I hate it.

I could take anyone afraid of heights up to the top of the Empire State Building.

All the focus and breathing and thinking will not shut that fear down.

You will not be able to calmly analyze anything, think about a dinner engagement, or have a happy-go-lucky experience.

You will be tense, muscles, tendons, nervous system scared to death. You are frozen, parts of the cognitive thinking are offline, rational thought is impossible.

Think you could do some algebra or thread a needle?

Is happiness a choice right now?

How long will a mind be upset from a near-death experience? Hours, days, weeks?

That’s what an intense trigger felt like for me.

That’s PTSD.

Moods and different disorders


Mayo Clinic describes the mood swings of bipolar disorder:

“Mood: mood swings, sadness, elevated mood, anger, anxiety, apathy, apprehension, euphoria, general discontent, guilt, hopelessness, loss of interest, or loss of interest or pleasure in activities.”



My two cents: Ptsd sufferers experience all these moods except for the euphoria. I guess we are just polar.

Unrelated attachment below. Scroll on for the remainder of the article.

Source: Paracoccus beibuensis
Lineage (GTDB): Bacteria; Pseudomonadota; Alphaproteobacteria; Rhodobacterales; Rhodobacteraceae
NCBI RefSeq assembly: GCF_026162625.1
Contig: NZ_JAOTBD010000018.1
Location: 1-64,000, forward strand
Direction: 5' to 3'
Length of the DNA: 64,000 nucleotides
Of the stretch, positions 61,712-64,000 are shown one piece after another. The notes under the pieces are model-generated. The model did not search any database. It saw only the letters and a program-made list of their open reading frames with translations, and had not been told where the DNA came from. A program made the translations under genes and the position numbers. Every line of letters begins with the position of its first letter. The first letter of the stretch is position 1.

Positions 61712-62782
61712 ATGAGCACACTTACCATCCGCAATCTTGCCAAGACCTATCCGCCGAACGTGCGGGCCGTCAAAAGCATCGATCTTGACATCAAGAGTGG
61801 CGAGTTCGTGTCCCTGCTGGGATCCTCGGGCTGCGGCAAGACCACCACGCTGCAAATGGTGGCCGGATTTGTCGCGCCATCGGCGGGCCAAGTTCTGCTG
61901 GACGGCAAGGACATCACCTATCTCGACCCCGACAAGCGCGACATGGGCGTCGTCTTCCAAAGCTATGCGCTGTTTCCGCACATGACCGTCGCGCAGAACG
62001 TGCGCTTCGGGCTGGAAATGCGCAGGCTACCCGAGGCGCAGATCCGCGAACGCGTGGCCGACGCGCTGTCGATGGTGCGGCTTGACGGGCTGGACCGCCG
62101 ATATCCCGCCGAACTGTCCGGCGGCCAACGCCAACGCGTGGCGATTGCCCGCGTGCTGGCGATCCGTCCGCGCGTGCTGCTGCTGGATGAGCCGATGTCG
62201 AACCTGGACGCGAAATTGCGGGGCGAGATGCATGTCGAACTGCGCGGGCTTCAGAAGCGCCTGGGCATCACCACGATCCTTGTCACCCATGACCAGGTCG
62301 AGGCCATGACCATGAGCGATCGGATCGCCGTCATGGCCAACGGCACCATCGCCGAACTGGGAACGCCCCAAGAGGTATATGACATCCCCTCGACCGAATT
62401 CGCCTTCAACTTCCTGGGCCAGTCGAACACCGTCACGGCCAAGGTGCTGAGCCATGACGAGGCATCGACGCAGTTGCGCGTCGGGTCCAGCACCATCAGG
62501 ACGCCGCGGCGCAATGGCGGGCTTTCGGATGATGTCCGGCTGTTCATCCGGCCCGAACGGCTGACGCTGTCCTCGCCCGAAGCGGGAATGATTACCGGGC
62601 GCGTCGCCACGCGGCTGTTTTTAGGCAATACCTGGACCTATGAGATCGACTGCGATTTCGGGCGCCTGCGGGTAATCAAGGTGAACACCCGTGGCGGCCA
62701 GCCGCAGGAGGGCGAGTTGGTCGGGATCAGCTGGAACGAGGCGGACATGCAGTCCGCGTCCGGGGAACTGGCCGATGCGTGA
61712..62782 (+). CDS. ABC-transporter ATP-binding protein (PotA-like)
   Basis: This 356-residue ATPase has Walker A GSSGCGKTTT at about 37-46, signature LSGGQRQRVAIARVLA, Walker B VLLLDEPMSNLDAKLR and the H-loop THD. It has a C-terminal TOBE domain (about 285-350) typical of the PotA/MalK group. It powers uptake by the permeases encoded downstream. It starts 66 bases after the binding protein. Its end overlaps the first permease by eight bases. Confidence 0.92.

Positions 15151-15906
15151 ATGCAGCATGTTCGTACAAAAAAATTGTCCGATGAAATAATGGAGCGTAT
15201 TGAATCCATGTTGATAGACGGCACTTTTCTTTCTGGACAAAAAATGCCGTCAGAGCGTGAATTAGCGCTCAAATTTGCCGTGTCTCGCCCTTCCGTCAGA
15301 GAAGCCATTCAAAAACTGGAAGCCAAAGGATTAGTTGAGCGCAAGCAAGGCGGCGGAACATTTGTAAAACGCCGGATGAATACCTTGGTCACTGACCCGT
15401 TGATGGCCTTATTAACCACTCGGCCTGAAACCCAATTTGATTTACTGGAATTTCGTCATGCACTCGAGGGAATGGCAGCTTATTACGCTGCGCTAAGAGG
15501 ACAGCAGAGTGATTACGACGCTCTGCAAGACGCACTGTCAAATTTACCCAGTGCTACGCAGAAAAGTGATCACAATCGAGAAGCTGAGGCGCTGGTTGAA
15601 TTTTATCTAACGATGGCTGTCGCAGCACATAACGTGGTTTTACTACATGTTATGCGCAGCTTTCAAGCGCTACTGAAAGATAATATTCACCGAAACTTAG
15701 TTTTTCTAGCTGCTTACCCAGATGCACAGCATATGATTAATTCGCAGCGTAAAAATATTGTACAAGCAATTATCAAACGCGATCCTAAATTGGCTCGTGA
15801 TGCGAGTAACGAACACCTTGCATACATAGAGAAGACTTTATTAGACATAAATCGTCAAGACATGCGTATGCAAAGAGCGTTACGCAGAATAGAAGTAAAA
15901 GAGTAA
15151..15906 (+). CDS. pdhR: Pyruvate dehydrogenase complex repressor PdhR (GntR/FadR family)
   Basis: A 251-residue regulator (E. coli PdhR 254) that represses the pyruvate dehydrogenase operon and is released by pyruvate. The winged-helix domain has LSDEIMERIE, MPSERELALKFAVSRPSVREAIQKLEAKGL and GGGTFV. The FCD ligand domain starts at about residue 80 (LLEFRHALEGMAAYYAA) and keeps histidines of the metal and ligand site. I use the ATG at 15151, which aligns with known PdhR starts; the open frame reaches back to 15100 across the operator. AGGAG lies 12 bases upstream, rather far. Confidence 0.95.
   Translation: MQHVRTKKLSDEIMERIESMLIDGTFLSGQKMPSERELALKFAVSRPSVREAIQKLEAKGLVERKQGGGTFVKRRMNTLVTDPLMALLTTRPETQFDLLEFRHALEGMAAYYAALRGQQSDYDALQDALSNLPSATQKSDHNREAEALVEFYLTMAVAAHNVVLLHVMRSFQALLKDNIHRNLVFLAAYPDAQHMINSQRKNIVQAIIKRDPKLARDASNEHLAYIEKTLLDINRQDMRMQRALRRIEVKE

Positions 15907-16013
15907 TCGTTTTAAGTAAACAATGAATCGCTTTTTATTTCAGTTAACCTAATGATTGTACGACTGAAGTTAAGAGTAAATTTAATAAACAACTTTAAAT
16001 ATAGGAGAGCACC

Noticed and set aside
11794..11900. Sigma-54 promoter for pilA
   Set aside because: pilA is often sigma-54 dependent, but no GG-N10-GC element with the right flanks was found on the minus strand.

Childhood abuse makes euphoria very rare. Manic is a mental state I am unfamiliar with.

Rudid96 somatic therapist told him, “Live the latter portion of life with integrity. “

That’s some abstract doo-doo, what the hell does that mean?

If we suffer from PTSD we lack integrity? Not a road I would travel down.

I do not see the connection, I fight like hell to get out of pain.

Integrity and Ptsd: we already have a tough time with self-image, so equating healing to integrity seems a bad judgment, in my opinion.

integrity is a label, a judgment.



Normal mind and our PTSD mind




I can take a step back, pull away from my cognitive engine, observe my PTSD brain dysfunction.

It is like we have two minds, a Ptsd-driven side that runs by itself and our regular thinker.

The PTSD brain is automatic and reactive to triggers and trauma. Implicit memories explode, transporting us back into trauma events from the past.

The PTSD mind is rigid, consumed with fear, violent emotions, and anxiety.

He is an angry, resentful soul who seeks revenge. He has social anxiety, so isolation and avoidance have taken a toll.

The normal part of my mind is more present and open. He is much more outgoing and engaging, relaxed with himself and others.